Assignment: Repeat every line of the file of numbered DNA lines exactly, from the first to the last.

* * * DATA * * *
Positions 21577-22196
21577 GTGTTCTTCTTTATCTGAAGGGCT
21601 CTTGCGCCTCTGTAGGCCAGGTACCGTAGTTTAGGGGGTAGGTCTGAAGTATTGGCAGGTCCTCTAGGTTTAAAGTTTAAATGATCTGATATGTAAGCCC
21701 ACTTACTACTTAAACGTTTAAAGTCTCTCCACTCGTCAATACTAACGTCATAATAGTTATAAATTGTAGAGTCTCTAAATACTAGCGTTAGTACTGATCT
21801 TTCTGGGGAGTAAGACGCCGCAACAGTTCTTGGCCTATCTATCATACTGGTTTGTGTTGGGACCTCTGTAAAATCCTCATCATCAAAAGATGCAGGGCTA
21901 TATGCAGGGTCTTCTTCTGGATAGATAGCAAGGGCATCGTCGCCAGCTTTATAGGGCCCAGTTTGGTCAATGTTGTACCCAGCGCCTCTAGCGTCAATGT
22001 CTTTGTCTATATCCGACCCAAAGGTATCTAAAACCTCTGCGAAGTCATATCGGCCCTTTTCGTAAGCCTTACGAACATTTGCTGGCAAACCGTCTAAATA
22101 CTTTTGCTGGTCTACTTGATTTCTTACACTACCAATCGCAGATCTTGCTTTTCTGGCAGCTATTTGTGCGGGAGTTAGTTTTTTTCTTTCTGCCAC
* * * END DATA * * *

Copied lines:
Positions 21577-22196
21577 GTGTTCTTCTTTATCTGAAGGGCT
21601 CTTGCGCCTCTGTAGGCCAGGTACCGTAGTTTAGGGGGTAGGTCTGAAGTATTGGCAGGTCCTCTAGGTTTAAAGTTTAAATGATCTGATATGTAAGCCC
21701 ACTTACTACTTAAACGTTTAAAGTCTCTCCACTCGTCAATACTAACGTCATAATAGTTATAAATTGTAGAGTCTCTAAATACTAGCGTTAGTACTGATCT
21801 TTCTGGGGAGTAAGACGCCGCAACAGTTCTTGGCCTATCTATCATACTGGTTTGTGTTGGGACCTCTGTAAAATCCTCATCATCAAAAGATGCAGGGCTA
21901 TATGCAGGGTCTTCTTCTGGATAGATAGCAAGGGCATCGTCGCCAGCTTTATAGGGCCCAGTTTGGTCAATGTTGTACCCAGCGCCTCTAGCGTCAATGT
22001 CTTTGTCTATATCCGACCCAAAGGTATCTAAAACCTCTGCGAAGTCATATCGGCCCTTTTCGTAAGCCTTACGAACATTTGCTGGCAAACCGTCTAAATA
22101 CTTTTGCTGGTCTACTTGATTTCTTACACTACCAATCGCAGATCTTGCTTTTCTGGCAGCTATTTGTGCGGGAGTTAGTTTTTTTCTTTCTGCCAC